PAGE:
The next step is to make specific suggestions. "Today, after spending a little time with me, I'm going to teach you a pelvic breath lesson." This is on your handout because this is the foundation of all the work that I do. I will explain why in a little bit. Other specific exercises are a part of my pelvic health program.

The IT is intensive therapy. Many times the issue is beyond our skill set. It could be somebody who has been abused (sexual or physical abuse) or too complicated. We would then need to find a specialized person for the intensive therapy. We all can do the first two steps, and many could even do the first three steps. However, we all need to refer to that fourth step unless that is all you do and you become highly skilled and trained in this area.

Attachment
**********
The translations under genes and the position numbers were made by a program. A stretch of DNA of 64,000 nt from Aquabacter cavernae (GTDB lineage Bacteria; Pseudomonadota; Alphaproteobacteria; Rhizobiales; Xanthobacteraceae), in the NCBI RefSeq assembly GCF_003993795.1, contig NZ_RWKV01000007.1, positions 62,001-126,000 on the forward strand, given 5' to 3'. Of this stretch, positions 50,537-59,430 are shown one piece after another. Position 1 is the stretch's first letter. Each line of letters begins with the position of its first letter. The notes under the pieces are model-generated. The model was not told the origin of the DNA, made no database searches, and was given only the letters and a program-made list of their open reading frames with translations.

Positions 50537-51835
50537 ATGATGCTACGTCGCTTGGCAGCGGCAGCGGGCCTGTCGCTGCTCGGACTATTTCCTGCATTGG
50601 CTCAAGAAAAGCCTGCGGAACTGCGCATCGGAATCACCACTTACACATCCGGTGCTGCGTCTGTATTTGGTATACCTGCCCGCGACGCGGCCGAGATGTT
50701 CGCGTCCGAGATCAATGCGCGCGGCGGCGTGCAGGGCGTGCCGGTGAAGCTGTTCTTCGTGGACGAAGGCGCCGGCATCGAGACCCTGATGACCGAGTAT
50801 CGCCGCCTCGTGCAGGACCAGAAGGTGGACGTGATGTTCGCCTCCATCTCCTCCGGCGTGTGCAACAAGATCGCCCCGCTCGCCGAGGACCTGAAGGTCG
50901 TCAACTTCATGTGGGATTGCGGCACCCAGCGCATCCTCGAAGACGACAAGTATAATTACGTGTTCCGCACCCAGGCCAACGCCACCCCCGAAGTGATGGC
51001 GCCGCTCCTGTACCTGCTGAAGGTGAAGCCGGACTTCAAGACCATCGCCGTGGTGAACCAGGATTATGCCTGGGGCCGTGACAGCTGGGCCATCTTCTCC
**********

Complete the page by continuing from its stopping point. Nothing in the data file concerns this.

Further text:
Let's talk again about OT moving into pelvic health or even an area of practice within our profession that becomes well entrenched. For example, when Mary Warren first started talking about low vision, AOTA poo-pooed it. Now, low vision is such an integral part of who we are and what we do. We all learn about low vision, and there are even low vision experts. We all can do a certain amount with clients, and then if it gets a little bit beyond our skillset, we refer to another OT who is specialized.

AOTA's Centennial Vision